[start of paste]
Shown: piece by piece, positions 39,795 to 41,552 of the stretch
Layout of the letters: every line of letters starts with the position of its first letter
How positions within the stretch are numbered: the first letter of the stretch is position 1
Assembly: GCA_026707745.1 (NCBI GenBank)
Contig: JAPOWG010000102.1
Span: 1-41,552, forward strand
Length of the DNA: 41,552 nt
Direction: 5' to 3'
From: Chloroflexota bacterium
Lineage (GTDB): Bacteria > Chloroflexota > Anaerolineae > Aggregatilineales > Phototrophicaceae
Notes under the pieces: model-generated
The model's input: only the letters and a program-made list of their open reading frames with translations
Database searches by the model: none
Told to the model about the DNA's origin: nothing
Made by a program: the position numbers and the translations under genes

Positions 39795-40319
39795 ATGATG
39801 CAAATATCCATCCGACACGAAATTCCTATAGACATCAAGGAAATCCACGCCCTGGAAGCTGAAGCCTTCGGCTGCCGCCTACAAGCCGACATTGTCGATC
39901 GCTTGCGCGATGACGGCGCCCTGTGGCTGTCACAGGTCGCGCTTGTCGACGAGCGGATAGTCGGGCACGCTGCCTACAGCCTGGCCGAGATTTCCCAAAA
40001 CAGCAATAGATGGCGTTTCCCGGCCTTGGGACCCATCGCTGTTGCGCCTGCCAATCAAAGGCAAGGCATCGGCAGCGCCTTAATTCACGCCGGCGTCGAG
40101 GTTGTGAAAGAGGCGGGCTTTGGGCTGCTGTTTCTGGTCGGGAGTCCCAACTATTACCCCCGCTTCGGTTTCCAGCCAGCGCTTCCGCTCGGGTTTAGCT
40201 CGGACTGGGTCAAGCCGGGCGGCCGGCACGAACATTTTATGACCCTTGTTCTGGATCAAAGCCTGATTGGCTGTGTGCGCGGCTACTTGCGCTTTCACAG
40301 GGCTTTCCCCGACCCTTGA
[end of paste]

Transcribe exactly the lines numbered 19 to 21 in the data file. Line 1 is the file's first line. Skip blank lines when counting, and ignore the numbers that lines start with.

39901 GCTTGCGCGATGACGGCGCCCTGTGGCTGTCACAGGTCGCGCTTGTCGACGAGCGGATAGTCGGGCACGCTGCCTACAGCCTGGCCGAGATTTCCCAAAA
40001 CAGCAATAGATGGCGTTTCCCGGCCTTGGGACCCATCGCTGTTGCGCCTGCCAATCAAAGGCAAGGCATCGGCAGCGCCTTAATTCACGCCGGCGTCGAG
40101 GTTGTGAAAGAGGCGGGCTTTGGGCTGCTGTTTCTGGTCGGGAGTCCCAACTATTACCCCCGCTTCGGTTTCCAGCCAGCGCTTCCGCTCGGGTTTAGCT